How Thick is Epoxy & Other Floor Coatings

As it relates to the installation of new epoxy floors in industrial, commercial or manufacturing facilities, how thick is epoxy floor coating supposed to be is a frequent question. Its thickness depends largely on the type of business you operate, the current conditions of the floor and the aesthetic appeal you desire.

The thickness of epoxy floors will essentially differ from one floor to the next. Additionally, one of the biggest contributing factors to the thickness is the kind of coating that will be used.

Depending on the application, the thickness of polyurea-polyaspartic or epoxy typically ranges between .2 to 3 mils and 250 mils (1/4 inch) or thicker. Thinner epoxy floorings are usually used for new concrete or one that does not require a lot of repairs. Thicker coatings are used to rebuild and repair floors that are in poor shape.

Below are some different types of floor coatings and the anticipated thickness that will come about from a floor that is properly installed:

Epoxy Coating Thickness

The thickness of the epoxy coating is determined by the formulation of the chemical makeup. When the thickness of the coating is being decided on by manufacturers, its chemical makeup will be altered and adjusted to achieve varying levels of thickness. Single-layer coatings of standard epoxy are typically 1 to 2 mils thick. The final mil thickness will also depend on the manufacturer and the type of floor on which the epoxy is being installed. Some projects could require a thinner coating as opposed to a thick one.

Nail in Epoxy

Epoxies work tremendously as a basecoat and primer for many verticals. These include industrial, garage floors, food and beverage, auto body shops and warehouses.

Epoxy Mortar Thickness

These coatings are the most durable and thickest type of epoxies available. They typically comprise three components and are designed to withstand the harshest and toughest environments. The coatings can dry between 125 and 250 mils thick. Since an aggregate is always added, applying the coatings on these floors can be challenging. A trowel will be required to evenly spread the coating.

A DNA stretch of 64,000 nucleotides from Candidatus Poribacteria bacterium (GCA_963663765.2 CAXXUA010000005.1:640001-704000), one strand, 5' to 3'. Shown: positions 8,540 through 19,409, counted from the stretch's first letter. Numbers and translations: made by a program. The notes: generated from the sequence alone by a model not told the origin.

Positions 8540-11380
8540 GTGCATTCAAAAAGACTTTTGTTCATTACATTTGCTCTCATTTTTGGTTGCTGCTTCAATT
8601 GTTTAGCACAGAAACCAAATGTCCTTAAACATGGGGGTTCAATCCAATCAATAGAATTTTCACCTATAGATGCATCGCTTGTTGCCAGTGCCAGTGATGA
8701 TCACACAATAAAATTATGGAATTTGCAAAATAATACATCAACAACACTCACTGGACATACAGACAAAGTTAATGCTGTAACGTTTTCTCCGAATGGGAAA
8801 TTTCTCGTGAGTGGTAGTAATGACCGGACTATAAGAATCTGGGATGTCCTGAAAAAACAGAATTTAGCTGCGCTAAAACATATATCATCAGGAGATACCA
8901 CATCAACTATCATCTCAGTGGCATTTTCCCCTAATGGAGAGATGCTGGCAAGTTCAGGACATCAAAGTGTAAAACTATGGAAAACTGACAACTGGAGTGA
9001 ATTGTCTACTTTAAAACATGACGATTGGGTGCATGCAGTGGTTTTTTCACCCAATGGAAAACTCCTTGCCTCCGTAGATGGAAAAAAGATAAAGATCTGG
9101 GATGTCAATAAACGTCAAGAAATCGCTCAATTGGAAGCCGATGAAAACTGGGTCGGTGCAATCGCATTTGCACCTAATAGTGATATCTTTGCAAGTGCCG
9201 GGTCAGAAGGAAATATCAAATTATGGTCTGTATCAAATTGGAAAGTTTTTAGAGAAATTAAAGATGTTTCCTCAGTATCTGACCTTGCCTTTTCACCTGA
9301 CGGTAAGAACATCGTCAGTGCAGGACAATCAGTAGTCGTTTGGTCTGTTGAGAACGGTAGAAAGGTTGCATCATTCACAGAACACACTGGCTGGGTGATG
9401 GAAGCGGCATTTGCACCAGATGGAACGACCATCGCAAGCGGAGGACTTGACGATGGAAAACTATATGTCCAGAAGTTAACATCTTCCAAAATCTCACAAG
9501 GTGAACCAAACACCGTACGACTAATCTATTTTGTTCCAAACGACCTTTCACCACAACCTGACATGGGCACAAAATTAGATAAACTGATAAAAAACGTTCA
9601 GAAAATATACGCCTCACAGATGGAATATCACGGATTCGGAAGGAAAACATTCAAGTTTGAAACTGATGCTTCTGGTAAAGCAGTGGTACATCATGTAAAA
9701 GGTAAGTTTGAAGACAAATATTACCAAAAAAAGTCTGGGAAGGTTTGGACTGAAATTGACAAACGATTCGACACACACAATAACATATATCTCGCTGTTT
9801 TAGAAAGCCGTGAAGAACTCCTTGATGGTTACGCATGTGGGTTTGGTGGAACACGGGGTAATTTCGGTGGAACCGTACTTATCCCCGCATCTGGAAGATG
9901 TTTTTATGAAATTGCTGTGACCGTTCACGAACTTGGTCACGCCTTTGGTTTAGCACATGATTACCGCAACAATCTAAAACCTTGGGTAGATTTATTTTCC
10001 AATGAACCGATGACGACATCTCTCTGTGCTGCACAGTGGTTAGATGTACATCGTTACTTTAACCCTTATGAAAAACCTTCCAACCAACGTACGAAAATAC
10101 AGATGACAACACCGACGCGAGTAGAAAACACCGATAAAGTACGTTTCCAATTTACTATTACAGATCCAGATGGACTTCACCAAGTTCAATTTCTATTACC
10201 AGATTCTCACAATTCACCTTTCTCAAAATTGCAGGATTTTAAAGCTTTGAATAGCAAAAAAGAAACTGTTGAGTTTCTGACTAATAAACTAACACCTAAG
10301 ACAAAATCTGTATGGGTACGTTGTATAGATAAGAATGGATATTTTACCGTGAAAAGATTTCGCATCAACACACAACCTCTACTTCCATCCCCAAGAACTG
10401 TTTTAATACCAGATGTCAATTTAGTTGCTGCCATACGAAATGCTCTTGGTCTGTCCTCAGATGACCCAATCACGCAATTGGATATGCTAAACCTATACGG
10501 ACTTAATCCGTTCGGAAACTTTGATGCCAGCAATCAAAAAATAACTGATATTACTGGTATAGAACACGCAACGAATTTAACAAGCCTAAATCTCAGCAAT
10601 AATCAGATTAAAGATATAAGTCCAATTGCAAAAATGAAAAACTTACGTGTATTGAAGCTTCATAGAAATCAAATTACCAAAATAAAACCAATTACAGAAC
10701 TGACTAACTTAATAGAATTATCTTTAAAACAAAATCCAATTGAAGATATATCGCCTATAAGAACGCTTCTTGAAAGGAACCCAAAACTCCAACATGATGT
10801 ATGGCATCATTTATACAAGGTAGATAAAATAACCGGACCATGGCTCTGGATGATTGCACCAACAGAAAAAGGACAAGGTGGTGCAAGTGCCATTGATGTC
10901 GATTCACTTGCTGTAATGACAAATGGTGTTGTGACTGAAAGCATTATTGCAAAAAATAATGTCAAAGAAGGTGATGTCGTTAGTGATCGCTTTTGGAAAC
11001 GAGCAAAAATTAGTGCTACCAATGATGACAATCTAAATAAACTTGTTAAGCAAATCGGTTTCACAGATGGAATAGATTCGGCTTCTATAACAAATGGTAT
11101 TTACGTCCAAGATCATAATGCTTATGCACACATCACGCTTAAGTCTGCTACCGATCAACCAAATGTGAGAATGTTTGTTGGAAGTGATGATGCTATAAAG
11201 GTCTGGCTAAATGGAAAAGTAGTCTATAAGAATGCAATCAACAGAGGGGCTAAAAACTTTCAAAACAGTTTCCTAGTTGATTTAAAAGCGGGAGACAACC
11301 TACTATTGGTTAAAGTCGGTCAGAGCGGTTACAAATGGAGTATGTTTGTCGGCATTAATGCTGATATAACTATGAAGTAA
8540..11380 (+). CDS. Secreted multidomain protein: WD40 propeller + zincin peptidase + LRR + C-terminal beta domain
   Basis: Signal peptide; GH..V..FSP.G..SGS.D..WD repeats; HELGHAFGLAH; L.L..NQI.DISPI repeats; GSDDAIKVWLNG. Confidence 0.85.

If a thin coating will not suffice because the floor is badly damaged, an epoxy mortar could be the ideal option. They are tremendously chemical and acid resistant and capable of having a 7800 psi compressive strength, which is roughly two times the strength of concrete.

Below are some advantages and disadvantages of using both thin and thick epoxy coatings:

Thin Coatings

These coatings are remarkable for manufacturing and industrial areas that need a visual boost. They also make it easier to clean the floors. Thin epoxy coatings are installed quickly, which indicates the business will experience minimal downtime while the new flooring is being installed.

Pros

• Installed with very little down time
• There an option to use non-skid surfaces
• Remarkable for surfaces that just need to be free of dust

Cons

• Deep holes and blemishes cannot be repaired
• The concrete underneath could emerge because of scratches

Thick Coatings

Thick coatings are required for heavily damaged or eroded areas. These floors require considerable floor preparation since they have to be deeply anchored into the concrete to achieve optimum adhesion.

Pros

• Tremendously durable
• Able to support heavy equipment
• Remarkable for high-traffic areas
• Typically scratches will not penetrate to the concrete

Cons

• More layers of epoxy required
• Substantial floor preparation required
• Longer process of installation

Selecting the Right Flooring

Beginning the process of selecting epoxy flooring for a manufacturing or industrial business involves considering the nature of the business and assessing the floors. These floors can enhance the aesthetic appeal of the property. In addition, epoxy floors are long lasting and hard-wearing. However, choosing between a thick and thin coating can be challenging. As such, it would be a good idea to start the process by getting a free consultation from a reputable professional in the field.

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Epoxy vs. Paint vs. Polyurea

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